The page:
Copper piping and cement are usually found on the building site but with this clever make will look amazing in your home for a modern urban look. I recently made this copper pipe candle holder for our Christmas table but of course it will look lovely all year round!
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Materials Needed For Your Copper Pipe Candle Holder:
- 15mm copper piping – I used 82cm in total
- 2 x 15mm copper T joints
- 3 x 15mm copper elbow joints
- 3 x 22mm to 15mm reducers
- Copper leaf
- Ready mix mortar or cement & sand
- 15mm copper pipe cutter
- Ruler and pen
- Ice cream pot
- Bucket to mix the cement and trowel
- Drill to cut a 15mm hole
- Copper cleaner and soft cloth
- Strong glue suitable for metal
- PVA glue and paintbrush
- Fine paintbrush
- Sand paper
Step 1: Design your copper pipe candle holder on a piece of paper to decide on the length of copper to cut. My measurements are as follows:
- Base piece: 22cm
- Short upright: 4cm and 8cm
- Medium upright: 20cm
- Long upright: 20cm
- 2 x horizontal pieces: 4cm each
Step 2: Measure your required lengths and mark with a pen. Using the copper pipe cutter, cut the lengths.
Step 3: At this stage I would add all the joints/fittings to make sure that you are happy with the design.
Step 4: Using a soft cloth and copper cleaner, polish up all the pieces before you glue them together or make any cement.
Step 5: To make the base, you need a mould. I used a luxury ice cream pot – the base needs to be large enough to support your design. Mark on the base a 15mm circle centrally by drawing around a piece of piping.
Step 6: Using a drill, cut out the hole. Position the base piece of pipe through this hole so it is flush with the open side of the ice cream pot and sticking out of the hole. This needs to remain here when you add the cement mix.
Step 7: In a bucket mix up some cement mixture. I used builders sand and added concrete, then water to mix together. Mix well.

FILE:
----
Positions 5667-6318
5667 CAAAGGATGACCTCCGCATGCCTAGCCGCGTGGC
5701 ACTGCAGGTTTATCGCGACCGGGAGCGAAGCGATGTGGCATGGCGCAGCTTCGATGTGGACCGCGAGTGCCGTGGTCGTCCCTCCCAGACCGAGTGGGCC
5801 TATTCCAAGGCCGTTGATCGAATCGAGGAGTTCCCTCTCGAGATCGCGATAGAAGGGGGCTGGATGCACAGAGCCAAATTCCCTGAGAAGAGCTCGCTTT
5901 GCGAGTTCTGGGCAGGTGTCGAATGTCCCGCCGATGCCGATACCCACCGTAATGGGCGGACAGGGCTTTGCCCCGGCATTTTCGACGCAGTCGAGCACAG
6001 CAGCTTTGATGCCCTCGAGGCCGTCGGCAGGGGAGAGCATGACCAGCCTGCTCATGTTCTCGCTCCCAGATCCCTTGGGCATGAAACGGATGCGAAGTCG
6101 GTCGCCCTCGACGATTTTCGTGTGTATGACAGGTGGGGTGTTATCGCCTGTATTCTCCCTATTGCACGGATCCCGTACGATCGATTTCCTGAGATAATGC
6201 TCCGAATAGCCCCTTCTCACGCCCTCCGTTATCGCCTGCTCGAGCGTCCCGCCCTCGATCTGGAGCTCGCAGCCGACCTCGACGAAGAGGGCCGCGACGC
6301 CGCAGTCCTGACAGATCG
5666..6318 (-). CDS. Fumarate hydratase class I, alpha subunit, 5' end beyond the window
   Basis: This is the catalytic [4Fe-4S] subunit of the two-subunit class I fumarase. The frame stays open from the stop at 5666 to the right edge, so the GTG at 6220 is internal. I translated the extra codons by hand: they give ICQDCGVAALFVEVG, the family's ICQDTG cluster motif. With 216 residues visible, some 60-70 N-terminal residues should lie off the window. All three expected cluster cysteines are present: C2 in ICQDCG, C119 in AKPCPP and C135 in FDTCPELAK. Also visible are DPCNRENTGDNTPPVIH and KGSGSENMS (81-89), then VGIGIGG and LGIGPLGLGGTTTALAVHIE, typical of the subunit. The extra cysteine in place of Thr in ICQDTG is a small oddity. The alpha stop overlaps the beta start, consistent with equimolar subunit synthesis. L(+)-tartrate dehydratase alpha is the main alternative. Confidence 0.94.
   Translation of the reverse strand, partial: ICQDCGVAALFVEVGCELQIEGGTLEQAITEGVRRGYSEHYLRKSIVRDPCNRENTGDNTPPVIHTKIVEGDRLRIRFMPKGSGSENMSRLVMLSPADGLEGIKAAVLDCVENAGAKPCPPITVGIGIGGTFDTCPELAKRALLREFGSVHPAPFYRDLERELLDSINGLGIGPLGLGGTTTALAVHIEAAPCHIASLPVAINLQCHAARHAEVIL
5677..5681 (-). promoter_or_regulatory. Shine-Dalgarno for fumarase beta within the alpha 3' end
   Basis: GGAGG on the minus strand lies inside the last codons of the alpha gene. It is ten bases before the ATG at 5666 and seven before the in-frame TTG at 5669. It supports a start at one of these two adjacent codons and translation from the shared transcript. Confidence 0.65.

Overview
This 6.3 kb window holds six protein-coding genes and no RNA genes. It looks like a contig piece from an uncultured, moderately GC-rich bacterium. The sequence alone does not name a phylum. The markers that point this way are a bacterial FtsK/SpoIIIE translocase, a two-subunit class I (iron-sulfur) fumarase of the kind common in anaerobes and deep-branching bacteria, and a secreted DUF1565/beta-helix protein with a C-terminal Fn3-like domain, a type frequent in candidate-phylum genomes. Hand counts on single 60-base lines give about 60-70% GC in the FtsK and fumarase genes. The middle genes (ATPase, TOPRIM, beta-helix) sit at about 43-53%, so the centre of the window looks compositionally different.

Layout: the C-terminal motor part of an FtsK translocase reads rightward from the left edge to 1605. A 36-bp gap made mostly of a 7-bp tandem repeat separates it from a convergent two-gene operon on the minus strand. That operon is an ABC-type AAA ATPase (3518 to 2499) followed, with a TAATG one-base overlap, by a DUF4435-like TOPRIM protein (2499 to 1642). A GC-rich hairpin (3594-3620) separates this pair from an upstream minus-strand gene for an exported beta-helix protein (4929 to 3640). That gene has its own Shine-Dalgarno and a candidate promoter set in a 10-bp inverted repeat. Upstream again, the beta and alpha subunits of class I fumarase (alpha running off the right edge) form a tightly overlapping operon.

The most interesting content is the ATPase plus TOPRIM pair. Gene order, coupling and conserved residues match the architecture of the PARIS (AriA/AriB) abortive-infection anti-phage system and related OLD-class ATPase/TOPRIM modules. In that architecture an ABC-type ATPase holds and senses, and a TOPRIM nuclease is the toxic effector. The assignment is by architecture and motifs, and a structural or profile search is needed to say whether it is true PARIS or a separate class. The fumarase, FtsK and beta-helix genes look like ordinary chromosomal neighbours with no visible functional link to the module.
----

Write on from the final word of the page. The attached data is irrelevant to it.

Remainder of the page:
Step 8: Holding the base piece of pipe centrally, add the cement into the pot. I sat the pot and pipe on top of a flower pot so that it was supported. As the cement starts to harden keep checking that the pipe is still central and straight. If you don’t do this, your candle holder will not work! Leave to set which can take 24 hours.
You need all the air bubbles to rise to the top so the cement sets without air holes. Do this by gently tapping the pot. However, I didn’t mind the odd imperfection in my make!
(There are smaller ones here which I will share how to make in another post!)
Step 9: While that is setting, glue all the other joints and piping together. Don’t add the final reducers where the candles sit into, in case you want to change the lengths later.
Step 10: When the cement is dry, gently tap the base of the pot to loosen the base out of the pot.
Step 11: You may need to gently sand the edge of the base with sandpaper for a smooth finish.
Step 12: Clean up the protruding piece of copper with the copper polish being careful to not get it on the base.
Step 13: Lie the base on its side and apply PVA glue with a paint brush to the area you want the copper leaf on. I didn’t make this line perfectly straight as I wanted to create a gradual effect.
Step 14: Using tweezers carefully lift a sheet of copper leaf and position onto the glued area. Carefully smooth it down with your finger.
Step 15: When the glue is dry, carefully wipe away excess copper leaf using a small dry paint brush. If you create any holes in the copper leaf, simply add smaller bits on top and then again wipe away any excess.
Step 16: Glue the base to the rest of the candle holder.
Step 17: When you are happy with the size of the candle holder as a whole, attach the reducers and glue into place.
This first appeared in Take A Break Magazine.